As with many questions, on this particular question you will get different answers, and sometimes even contradictory answers, because different Hindu traditions (sampradayas) have different explanations of those things in their systems of Vedanta. Those who follow dualistic systems of Vedanta, such as those of Vaishnavas, will say that there are two souls (atmas) in the body of each living being, namely Supersoul (paramatma) and individual self or jiva soul (jivatma). So the answer to your question is that of those two souls in our body we are only jivatma soul, but we are not the other soul called paramatma.
Vaishnava conclusion is that the individual living entity (jivatma) is eternally different from the Supreme Soul or Supersoul (paramatma) who exists as Supreme God:
dvā suparṇā sayujā sakhāyā samānaṃ vṛkṣaṃ pariṣasvajāte tayor anyaḥ
pippalaṃ svādv atty anaśnann anyo abhicākaśīti
"The individual spirit-soul (jivatma) and the Supersoul (paramatma), are
like two friendly birds sitting on the same tree (body). One of the
birds (the individual atomic jiva soul or jivatma) is eating the fruit of the
tree (the sense-gratification afforded to the material body), and the
other bird (the Supersoul or paramatma) is not trying to eat these
fruits, but is simply watching His friend (jivatma)." (Svetasvatara Upanishad
Here it is clearly pronounced the difference: "two friendly birds" and also "the other bird"!
Sanskrit: dvā suparṇā -- two birds; anyaḥ -- the other.
Two birds (two souls) are never just one bird (ie they are never one and the same soul!), and also the verse clearly says "the other bird"! which means that the verse is also talking about the other soul and not just about one soul. Thus, the difference between the two souls is established in this verse of the Svetasvatara Upanishad 4.6.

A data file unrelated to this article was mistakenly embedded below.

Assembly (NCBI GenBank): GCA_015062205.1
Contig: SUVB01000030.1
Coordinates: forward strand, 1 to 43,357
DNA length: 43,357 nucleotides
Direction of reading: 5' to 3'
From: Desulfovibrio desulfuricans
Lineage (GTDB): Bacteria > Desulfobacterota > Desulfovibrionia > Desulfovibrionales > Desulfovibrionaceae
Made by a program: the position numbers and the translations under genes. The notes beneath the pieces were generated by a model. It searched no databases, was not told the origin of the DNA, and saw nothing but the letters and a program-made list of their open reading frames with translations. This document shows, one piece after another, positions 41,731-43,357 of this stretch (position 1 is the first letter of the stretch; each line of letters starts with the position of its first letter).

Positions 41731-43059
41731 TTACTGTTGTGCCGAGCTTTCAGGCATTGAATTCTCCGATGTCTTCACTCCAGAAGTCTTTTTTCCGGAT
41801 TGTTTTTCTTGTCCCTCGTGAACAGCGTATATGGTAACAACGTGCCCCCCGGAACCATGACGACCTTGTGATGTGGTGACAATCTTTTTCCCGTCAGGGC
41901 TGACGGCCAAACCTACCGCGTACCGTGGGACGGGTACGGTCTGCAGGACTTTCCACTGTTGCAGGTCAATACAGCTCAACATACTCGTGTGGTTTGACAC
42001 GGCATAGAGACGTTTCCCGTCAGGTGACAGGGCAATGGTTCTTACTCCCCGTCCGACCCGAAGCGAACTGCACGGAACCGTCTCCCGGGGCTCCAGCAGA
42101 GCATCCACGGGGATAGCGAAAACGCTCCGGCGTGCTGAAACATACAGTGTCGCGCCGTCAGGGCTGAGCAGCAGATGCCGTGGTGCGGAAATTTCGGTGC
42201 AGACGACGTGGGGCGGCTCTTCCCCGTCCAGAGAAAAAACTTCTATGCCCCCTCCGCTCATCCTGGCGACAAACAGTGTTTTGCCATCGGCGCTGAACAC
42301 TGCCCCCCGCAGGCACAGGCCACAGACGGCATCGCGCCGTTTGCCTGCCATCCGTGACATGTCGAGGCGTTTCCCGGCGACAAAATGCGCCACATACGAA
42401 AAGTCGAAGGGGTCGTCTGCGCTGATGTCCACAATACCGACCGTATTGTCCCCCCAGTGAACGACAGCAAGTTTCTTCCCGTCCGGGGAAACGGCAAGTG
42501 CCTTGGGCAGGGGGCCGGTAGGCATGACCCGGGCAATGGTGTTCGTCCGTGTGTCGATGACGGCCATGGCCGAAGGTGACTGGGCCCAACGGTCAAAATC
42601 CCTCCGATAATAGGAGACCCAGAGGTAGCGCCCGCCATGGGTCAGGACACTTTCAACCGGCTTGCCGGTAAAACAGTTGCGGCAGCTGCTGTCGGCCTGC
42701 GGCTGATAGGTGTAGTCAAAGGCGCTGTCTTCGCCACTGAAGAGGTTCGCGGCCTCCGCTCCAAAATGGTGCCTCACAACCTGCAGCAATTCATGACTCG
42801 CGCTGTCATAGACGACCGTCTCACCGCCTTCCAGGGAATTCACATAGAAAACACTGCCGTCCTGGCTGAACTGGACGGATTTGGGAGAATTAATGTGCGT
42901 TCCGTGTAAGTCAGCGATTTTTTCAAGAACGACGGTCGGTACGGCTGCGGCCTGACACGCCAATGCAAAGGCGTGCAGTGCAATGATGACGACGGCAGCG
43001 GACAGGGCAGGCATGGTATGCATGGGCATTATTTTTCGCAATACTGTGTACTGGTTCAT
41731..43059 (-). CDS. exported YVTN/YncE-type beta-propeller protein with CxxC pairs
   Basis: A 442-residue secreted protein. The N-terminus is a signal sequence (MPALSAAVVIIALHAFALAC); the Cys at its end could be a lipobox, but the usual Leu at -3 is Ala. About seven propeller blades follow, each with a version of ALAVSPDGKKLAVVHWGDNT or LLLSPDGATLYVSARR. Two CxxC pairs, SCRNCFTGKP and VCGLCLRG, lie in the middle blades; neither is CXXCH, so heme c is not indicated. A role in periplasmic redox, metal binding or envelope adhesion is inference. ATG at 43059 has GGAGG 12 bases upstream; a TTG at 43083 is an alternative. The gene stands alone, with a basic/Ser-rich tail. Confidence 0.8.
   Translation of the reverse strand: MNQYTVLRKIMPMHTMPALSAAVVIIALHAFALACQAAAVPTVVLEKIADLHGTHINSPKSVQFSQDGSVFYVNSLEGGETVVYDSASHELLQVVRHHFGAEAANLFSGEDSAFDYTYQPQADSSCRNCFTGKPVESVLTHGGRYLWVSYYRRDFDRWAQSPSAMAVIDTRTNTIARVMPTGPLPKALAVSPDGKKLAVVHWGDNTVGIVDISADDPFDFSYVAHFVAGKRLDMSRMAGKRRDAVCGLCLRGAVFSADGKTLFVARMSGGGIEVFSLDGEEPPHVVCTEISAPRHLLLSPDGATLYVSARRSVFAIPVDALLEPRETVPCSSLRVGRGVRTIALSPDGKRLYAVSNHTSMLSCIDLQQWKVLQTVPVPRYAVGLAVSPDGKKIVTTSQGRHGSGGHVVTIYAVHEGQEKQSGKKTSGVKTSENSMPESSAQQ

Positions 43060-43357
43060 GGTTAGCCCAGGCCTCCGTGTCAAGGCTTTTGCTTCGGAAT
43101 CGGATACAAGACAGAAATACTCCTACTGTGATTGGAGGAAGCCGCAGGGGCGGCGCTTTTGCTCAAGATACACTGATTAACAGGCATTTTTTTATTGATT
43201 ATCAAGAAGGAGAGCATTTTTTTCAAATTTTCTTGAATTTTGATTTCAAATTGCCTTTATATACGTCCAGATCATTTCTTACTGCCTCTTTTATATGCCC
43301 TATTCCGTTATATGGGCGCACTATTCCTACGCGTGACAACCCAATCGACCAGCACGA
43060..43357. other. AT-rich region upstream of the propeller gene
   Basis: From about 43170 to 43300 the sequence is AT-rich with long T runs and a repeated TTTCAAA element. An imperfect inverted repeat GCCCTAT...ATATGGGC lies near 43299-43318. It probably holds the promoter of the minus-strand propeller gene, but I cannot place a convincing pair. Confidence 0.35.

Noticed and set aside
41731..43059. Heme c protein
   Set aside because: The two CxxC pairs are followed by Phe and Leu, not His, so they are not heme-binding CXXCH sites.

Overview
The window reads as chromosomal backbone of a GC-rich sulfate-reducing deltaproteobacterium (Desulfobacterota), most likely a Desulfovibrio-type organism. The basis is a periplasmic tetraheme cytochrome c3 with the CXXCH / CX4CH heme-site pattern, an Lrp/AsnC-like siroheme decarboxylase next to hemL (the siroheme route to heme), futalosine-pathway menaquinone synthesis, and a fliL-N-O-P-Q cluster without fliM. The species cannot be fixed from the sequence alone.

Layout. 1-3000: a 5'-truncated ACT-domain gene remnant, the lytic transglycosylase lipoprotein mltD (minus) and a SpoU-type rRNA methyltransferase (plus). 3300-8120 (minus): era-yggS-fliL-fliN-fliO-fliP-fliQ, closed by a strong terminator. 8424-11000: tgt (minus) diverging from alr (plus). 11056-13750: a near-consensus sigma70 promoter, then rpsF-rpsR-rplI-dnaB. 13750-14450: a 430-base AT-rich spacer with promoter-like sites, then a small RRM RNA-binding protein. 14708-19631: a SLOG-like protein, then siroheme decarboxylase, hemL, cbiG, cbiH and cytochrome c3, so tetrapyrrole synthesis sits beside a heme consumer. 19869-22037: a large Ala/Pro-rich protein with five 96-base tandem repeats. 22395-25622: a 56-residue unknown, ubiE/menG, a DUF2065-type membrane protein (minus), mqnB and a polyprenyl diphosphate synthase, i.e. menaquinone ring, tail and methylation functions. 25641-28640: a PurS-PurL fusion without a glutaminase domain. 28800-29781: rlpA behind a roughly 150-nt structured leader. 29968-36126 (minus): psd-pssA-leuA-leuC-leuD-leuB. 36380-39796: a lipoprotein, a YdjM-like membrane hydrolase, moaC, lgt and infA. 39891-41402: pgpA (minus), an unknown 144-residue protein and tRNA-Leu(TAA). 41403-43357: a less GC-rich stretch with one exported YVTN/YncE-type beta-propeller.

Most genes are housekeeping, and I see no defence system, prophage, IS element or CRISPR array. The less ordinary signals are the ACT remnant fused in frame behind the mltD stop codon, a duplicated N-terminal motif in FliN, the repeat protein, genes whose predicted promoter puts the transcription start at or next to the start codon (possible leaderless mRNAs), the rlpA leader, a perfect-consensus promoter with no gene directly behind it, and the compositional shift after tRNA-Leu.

According to the Vaishnavas this difference between the two souls, jiva and paramatma, cannot be denied. This difference is real and eternal.
The same is also stated in the Mundaka Upanishad 3.1.1:
"Two birds, inseparable friends, cling to the same tree. One of them
eats the sweet fruit, the other looks on without eating."
In those verses we also see that one bird (jivatma) is eating the consequences of karma "one of them eats" says the verse, while the other bird (paramatma) is not participating in karmic results because the verses say "the other looks on without eating". From this we also see that there is the difference between the two souls because it would be absurd to explain those verses that they teach about only one soul, namely it would be absurd to think that one and the same soul simultaneously is affected by karma and is not affected by karma. The only logical explanation is that two different souls exist in the body, one is subject to karma, and the other is not subject to karma. Obviously we are not that other soul (paramatma) who is not subject to karma.
You are just the jivatma. You are not the heart, mind, feelings, consciousness, senses and body. You are not the paramatma as well. You are the witness of your individual feelings, thoughts and body. You are the jivatma who is feeling, thinking, can see and hear, etc. But all that you can do only connected with your own body. You can not witness the feelings, thoughts, and bodies of other living beings. But paramatma can do even that, he can witness everything, all the bodies, all the thoughts, etc, of all the living beings.
Jivatma is situated only in one body, namely in his own body, but paramatma is situated in all the bodies of all the living beings.
Here is the verse about one God who is paramatma dwelling in all beings, all-pervading Lord who is the witness watching over all the jivas or living beings (jivatmas) and watching over all their works or activities (karma):
eko devaḥ sarva-bhūteṣu gūḍhaḥ sarva-vyāpī sarva-bhūtāntarātmā
karmādhyakṣaḥ sarva-bhūtādhivāsaḥ sākṣī cetā kevalo nirguṇaś ca
"He is the one God, hidden in all beings, all-pervading, the self
within all beings, watching over all works, dwelling in all beings,
the witness, the perceiver, the only one, free from qualities."
(Svetasvatara Upanishad 6.11)
Thus we know that paramatma is dwelling in all beings, and thus He is witnessing and watching over all the jivatmas. Thus He is the witness of everything, ie of all the bodies, all the thoughts, deeds, etc, of all the living beings.